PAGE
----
I am not going to do this one justice, I know. This is incredibly beautiful, powerful, sad, wonderful stuff. My brilliant friend Georgeanna (and next door neighbor - Lyndale neighborhood represent!) pushed this into my hands when I freaked out about how wonderful The Last Unicorn was. She's right - this is just as amazing, heartbreaking, literate, and poetic as Beagle's stuff. Add in art from Maurice Sendak, and I am in hook, line and sinker.*
I am a land-locked soul, which is funny, because if I have a soul, it resides somewhere on a rocky beach on the north shore of Lake Superior. My soul watches the water, but it can't swim, and spends its time trying skip rocks over the glass of the lake. Maybe this is why I freak out all day about selkie stories - freak out completely beyond the bounds. This isn't necessarily a selkie story - she, who has no name, is referred to as a mermaid - but there's something selkie-ish about the way the hunter and the mermaid find their connection on the spit of land between meadow and sea. Selkie stories** are about miscommunication and alienation and how they can be the basis of love, and how that is the most profound paradox to ever blow my mind.
But she is a mermaid, not a selkie, and that works because selkie stories are usually massive bummers and this is not. I know from reading that if I am ever caught in an undertow, I am to swim at ninety degree angles against the pull, so that I may find myself in still waters. I'm not sure I would remember this if I were caught and drowning, but I know this now on land. I'm not a sea creature, and I can learn through telling, but that knowledge is incomplete and it always will be.
I don't know much about Randall Jarrell. I had this boyfriend once who loved him, and I hair-tossingly did not understand that love. (I was young. Shut up.) I associate him strongly with the WWII poetry that he is best known for:
The Death of the Ball Turret Gunner
From my mother's sleep I fell into the State,
And I hunched in its belly till my wet fur froze.
Six miles from earth, loosed from its dream of life,
I woke to black flak and the nightmare fighters.
When I died they washed me out of the turret with a hose.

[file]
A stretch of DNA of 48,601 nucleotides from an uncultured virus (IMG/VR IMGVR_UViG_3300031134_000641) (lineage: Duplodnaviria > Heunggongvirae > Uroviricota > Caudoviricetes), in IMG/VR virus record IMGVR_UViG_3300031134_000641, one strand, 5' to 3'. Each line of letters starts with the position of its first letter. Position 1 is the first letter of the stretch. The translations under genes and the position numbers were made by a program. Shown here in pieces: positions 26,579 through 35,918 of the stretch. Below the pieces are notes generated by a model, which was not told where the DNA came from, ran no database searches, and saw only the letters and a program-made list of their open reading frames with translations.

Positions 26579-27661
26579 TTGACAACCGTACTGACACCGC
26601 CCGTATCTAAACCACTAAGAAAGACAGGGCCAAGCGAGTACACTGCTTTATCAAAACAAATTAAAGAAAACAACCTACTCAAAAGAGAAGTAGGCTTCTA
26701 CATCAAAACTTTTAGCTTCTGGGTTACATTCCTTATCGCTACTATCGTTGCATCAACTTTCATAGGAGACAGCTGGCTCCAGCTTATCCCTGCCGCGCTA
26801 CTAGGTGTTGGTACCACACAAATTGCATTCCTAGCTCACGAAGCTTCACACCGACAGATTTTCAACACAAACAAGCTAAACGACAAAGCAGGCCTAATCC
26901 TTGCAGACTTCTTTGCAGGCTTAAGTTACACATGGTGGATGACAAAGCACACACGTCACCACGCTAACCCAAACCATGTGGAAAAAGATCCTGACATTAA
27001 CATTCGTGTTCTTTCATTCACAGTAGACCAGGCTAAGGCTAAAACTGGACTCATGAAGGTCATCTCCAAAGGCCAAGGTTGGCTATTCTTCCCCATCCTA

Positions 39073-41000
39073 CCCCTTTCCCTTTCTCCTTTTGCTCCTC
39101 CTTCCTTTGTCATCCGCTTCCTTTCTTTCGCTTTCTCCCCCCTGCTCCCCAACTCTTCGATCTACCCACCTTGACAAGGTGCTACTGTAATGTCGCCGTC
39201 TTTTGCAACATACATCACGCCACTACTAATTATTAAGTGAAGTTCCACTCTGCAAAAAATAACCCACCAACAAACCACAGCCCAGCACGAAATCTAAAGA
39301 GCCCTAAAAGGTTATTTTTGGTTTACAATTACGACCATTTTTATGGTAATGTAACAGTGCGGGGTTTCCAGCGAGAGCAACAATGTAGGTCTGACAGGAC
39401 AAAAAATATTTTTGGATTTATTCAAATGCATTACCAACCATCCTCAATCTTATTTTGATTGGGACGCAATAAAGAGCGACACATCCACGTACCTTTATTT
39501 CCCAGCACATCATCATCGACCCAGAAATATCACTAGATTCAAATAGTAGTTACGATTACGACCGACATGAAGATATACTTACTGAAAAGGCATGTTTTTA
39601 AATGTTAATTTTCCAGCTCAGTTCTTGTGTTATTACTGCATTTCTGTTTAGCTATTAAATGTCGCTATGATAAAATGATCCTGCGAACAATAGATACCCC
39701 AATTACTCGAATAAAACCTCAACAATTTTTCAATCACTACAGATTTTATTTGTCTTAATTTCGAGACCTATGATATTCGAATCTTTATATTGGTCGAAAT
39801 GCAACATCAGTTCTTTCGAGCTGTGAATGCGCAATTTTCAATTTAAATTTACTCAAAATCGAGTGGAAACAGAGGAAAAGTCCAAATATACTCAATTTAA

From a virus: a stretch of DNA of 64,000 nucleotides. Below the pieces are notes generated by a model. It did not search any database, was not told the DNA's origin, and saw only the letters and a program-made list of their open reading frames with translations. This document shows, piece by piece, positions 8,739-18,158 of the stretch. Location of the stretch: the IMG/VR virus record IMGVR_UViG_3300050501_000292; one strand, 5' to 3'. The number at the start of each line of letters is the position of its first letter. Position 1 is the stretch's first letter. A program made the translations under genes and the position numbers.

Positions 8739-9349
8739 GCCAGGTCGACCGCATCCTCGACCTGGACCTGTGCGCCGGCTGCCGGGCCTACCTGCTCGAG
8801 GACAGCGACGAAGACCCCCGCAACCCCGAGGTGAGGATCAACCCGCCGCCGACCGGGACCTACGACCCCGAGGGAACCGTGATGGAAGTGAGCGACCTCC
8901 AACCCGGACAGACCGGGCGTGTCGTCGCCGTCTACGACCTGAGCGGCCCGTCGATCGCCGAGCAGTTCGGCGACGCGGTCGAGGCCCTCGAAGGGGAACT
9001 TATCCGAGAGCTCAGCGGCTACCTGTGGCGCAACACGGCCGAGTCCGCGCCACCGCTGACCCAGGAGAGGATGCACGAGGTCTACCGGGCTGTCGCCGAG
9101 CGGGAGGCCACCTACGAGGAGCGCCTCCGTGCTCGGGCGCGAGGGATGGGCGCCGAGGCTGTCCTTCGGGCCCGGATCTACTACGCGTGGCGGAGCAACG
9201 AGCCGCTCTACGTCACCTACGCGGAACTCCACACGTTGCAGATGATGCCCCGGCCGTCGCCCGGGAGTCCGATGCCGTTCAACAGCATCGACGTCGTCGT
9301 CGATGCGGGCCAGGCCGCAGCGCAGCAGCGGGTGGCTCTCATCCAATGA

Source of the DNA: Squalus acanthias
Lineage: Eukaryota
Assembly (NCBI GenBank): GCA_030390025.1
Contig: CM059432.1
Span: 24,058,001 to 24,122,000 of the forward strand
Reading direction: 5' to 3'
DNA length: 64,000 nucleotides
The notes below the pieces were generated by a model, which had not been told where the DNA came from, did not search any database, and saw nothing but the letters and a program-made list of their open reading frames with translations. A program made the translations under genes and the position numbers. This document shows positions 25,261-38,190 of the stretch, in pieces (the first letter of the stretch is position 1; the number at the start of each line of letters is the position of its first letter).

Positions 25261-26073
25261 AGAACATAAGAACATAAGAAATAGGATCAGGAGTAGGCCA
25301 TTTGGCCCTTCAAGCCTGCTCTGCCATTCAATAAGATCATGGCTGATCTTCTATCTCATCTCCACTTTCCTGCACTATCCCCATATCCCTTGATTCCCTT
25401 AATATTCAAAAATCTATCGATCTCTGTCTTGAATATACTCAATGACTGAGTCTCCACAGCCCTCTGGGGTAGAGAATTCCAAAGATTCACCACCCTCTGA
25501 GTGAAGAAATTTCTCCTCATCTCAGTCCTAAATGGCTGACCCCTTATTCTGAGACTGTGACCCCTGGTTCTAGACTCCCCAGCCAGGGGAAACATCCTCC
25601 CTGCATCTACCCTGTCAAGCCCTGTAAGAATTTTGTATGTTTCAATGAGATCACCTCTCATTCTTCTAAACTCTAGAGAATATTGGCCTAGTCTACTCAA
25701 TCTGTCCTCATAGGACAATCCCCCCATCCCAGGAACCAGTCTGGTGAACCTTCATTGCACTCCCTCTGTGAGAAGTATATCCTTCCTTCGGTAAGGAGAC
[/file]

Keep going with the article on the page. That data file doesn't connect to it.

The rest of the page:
I guess he was also a critic, but criticism has a faster expiration date than poetry even. (Sorry, no offense all of Goodreads. We've lit our candles at both ends.)
So a mermaid and a hunter find their strange love on a beach, and then they adopt a family of animals over the years: a bear, a lynx, a human boy. I can't put my finger on why, but I found myself near tears at the oddest of points. And that's weird. This isn't the kind of tale that is determined to work your tear ducts - in fact, it is sweet and comic in its tone - but there's this sorrow to it, an affectionate sorrow, an everyday sorrow, but a sorrow nonetheless. I don't even know how to describe it. Here's a passage, where the lynx is scratching the hunter accidentally in play:
"Velvet paws! velvet paws!" The hunter would cry warningly.
The mermaid had got used to his saying it, but the first time she'd asked perplexedly: "What's velvet?"
"I don't know," the hunter said. "But it's what you say to a cat to get him to keep his claws in. My mother used to say it on the boat." So the hunter said it and the mermaid and the lynx understood it, each in his own way - a little scrap of velvet between the forest and the sea.
Omigod, do you see it? Do you see how this is everyday, happy and sad all in the same smooth movement? I think I may be done reviewing for now. I go to freak out.
*So I can't decide whether I want to use the Oxford comma or not. Sue me.
**I recently saw the movie Ondine, which is a selkie story set in modern Ireland. I loved it like crazy. Cross-posted on Readerling